The generous space
‘ ... this made me think of Mississippi Gene too; and as the river poured down
from mid-America by starlight I knew, I knew like mad that everything I had
ever known and would ever know was One.’
In June 2005 I visited the Memling-exhibition in Brugge. For many years I have had a great admiration and fascination for this 15th century Flemish painter. While I was watching the portraits, I asked myself what constitutes the value of his little panels. Why are these ‘silly little paintings’ so meaningful? I made the following notes:
“Presence/reality. The portraits, the compositions are so real. Does this still have anything to do with painting? On the one hand the act of painting is completely denied/ is completely invisible (‘painters of matter’). At the same time this is sublime painting which is not about itself (as opposed to ‘matter-paintings’, the working of which is based on the material expression of the paint and other added materials). This is all the more striking when you see Memling’s contemporaries and especially his successors who copied his work. There you see the irregularities, the lack of balance. There the makers are clumsily present.
By ‘presence’ I also mean: in the front. Beyond the imaginary forefront the image is strongly present in its modesty. It is the purity of the composition, most clearly in the painting of the woman with the thin veil from the ‘St. Janshospitaal’. In the composition the painter has achieved a delicate point.
I don’t think there is anything more real than what I am observing at this moment ..”
Behold the paradox in its full scope. Reality being revealed to you through the langauage of a painted reality. An illusion that evokes a reality which is more real than real.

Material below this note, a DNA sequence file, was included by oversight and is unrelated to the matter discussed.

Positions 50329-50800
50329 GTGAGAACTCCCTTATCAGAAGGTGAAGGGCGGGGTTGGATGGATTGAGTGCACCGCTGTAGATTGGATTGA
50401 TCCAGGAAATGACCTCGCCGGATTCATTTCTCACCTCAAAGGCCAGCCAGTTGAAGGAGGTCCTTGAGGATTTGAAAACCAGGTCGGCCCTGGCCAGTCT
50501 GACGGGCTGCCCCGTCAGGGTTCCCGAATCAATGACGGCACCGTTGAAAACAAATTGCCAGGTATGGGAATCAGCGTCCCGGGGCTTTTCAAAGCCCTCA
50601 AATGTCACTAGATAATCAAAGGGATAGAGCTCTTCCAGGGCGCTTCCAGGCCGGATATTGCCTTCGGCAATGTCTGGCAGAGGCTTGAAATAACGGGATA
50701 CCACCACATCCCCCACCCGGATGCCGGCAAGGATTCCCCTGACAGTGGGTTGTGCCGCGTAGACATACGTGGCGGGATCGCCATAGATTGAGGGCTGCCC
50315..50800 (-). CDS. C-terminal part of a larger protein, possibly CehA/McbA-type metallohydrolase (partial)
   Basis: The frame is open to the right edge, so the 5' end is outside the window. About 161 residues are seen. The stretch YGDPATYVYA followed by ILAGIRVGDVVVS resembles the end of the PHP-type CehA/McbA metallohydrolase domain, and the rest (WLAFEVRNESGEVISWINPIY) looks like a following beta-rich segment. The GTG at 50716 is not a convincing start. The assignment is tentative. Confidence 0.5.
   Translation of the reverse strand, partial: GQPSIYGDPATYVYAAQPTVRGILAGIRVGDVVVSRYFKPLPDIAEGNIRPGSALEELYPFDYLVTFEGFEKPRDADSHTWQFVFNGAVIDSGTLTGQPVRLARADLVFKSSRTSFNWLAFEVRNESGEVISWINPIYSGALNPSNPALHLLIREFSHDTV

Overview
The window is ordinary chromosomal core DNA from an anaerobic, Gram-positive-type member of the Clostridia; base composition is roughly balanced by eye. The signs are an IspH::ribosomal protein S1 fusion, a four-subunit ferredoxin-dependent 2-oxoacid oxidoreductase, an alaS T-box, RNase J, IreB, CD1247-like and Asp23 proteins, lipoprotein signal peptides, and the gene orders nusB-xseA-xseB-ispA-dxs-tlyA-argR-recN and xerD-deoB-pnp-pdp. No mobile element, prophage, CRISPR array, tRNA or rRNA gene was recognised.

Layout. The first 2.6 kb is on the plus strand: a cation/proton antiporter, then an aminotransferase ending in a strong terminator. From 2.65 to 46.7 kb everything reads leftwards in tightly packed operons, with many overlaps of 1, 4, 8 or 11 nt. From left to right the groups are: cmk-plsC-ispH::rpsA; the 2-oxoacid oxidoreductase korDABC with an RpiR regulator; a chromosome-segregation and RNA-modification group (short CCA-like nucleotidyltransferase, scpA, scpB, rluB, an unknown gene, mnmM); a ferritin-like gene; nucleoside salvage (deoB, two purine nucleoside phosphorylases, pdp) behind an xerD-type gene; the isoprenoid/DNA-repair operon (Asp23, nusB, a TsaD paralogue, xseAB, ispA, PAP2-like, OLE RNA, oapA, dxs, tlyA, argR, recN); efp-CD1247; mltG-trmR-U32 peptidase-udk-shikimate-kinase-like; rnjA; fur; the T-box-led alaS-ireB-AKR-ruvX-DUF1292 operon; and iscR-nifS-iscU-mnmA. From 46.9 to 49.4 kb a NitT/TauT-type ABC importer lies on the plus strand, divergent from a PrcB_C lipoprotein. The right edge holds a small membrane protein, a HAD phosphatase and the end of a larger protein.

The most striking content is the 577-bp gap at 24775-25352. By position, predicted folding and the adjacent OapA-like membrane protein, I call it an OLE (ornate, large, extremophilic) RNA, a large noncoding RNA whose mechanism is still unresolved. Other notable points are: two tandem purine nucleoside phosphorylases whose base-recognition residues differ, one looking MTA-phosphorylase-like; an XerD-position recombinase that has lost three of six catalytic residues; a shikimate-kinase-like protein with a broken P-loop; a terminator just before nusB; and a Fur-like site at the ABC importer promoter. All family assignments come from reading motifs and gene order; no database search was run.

Partly as a result of this experience I came to realize that this is essentially what I am looking for in my work. To be reminded of this moment. Instead of longing to go back to the moments when I observed light-situations for the first time, I want to bring everything into the present, the only moment that counts.
This is why I can use very different photographic pictures as a starting point for a painting. The historic specificity of the photographic picture that I use as a starting point is relative. It provides the entourage for organizing the paint. And it doesn’t make any difference whether I take an interior, a skyline or a street scene as a starting point.
The unity in my work, that which links my paintings is the space that develops in the process of painting. The generous space, as I call it. Unselfish, accessible to anyone who is willing to observe. The same effect is brought about by the paintings from the second group (see above). The painting constantly draws your attention to your own reality. The reality of the beholder; to quote Schopenhauer: you observe yourself in what you see. At that moment you are unmistakably reminded of yourself, of your own sensitivity.
The accents in my pictures bring the piece of work to this place (of the painting)
and this moment (of beholding). In contrast to Mondriaan and Van der Leck I am not concerned about the universal or the absolute. What fascinates me is that which develops between the historic, place- and time bound incident (the image) on the one hand, and the movement of the accents saying only ‘now’ on the other hand. I want to emphasize that my generous space does not imply a mystification in the sense of metaphorical, allegorical or other levels of meaning. The value lies in the act of observing. And again- and observing again and seeing the image as a specifically organized image of paint. Instead of sticking to the recognition of what is represented, or looking for hidden meanings or messages by the maker. Removing the continuous conflict between the image and what is intended.
The meaning of what you see lies in the way it affects you while you’re observing, in the way it changes your mental state.
In June 2005 Memling said: you, there, now!